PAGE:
Cutting for Stone

Cutting for Stone by Abraham Verghese
borrowed from a friend
Description from Goodreads:
Marion and Shiva Stone are twin brothers born of a secret union between a beautiful Indian nun and a brash British surgeon. Orphaned by their mother’s death and their father’s disappearance, bound together by a preternatural connection and a shared fascination with medicine, the twins come of age as Ethiopia hovers on the brink of revolution.

Moving from Addis Ababa to New York City and back again, Cutting for Stone is an unforgettable story of love and betrayal, medicine and ordinary miracles—and two brothers whose fates are forever intertwined.

My take:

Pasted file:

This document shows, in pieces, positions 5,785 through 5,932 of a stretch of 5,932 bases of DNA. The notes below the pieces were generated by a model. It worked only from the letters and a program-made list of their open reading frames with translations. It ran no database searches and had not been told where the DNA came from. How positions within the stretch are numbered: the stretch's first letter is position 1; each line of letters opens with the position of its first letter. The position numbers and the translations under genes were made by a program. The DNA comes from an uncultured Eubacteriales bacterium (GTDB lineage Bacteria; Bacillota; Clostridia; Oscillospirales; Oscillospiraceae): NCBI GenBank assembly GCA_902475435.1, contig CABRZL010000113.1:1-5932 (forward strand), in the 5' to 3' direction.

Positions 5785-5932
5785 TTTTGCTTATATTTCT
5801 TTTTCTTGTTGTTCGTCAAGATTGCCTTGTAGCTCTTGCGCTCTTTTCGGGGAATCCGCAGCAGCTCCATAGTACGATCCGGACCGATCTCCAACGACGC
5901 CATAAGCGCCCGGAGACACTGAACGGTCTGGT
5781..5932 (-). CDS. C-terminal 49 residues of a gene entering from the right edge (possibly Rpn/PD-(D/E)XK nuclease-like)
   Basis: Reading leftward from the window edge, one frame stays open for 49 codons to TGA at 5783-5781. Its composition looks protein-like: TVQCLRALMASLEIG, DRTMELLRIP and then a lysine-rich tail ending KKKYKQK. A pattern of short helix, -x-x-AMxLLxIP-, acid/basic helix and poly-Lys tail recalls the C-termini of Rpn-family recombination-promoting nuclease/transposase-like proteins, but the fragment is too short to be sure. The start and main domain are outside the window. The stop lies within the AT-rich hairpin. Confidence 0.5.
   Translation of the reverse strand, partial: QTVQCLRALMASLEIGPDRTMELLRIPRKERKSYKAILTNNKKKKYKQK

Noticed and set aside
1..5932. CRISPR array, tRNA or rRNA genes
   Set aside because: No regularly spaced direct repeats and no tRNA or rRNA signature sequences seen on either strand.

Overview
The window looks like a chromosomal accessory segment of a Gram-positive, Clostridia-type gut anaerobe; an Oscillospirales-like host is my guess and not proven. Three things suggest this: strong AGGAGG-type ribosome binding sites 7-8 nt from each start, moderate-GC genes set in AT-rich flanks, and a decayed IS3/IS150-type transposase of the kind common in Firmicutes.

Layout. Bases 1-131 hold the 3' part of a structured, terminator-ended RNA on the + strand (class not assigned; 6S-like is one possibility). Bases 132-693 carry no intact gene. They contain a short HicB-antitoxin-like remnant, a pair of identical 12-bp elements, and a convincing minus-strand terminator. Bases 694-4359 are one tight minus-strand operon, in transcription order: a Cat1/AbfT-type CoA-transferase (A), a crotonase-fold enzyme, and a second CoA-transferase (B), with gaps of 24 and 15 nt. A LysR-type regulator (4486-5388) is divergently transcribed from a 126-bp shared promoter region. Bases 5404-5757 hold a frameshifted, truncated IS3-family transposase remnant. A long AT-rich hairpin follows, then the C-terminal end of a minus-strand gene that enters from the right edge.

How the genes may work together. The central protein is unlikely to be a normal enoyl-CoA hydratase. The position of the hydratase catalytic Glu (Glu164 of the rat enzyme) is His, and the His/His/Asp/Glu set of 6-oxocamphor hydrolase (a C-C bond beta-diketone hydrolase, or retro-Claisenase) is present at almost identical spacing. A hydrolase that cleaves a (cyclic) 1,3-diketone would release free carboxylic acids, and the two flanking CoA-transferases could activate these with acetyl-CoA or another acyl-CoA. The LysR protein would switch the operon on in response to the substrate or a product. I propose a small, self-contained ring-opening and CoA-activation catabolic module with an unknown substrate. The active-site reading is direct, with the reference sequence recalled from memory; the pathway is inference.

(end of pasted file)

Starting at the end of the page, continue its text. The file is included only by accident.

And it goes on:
Cutting for Stone was a book choice for my book club. At first I was very impressed with this book. It really is beautifully written. I loved the descriptions of Africa and the depiction of life there. This book was very ambitious. It takes on many issues including love/lust, betrayal, forgiveness, family, sibling relationships, and tragedy. The first two thirds of the book were pretty amazing if you can excuse some pretty big coincidences --which I was completely willing to do because I loved how beautifully written it was. The relationship between the twins, Marion and Shiva was compelling if a little confusing. The two brothers have a complicated relationship and it was rather fascinating to read about the evolution of this relationship. Unfortunately, the final third of the book was so disappointing for me. Actually, the last fourth of the novel just seemed to unravel for me. I felt the coincidence of Marion running into Genet in the US was just too much. And once he ran into her I felt like I had been completely deceived about the character of Marion through the first three fourths of the book. He seemed to devolve into a brutal Neanderthal. At this point, I finished the book just to see how far the story would plunge. I felt let down because the story had started so beautifully and ended in a grungy mess. Maybe I'm missing the point and I should see how fragile life is and all people have their weaknesses, we should forgive and blah, blah, blah. I know many people really loved this book, but I felt disappointed by the ending - especially because of how it started off. So, to recap, loved the first three fourths, should have stopped before the final fourth.


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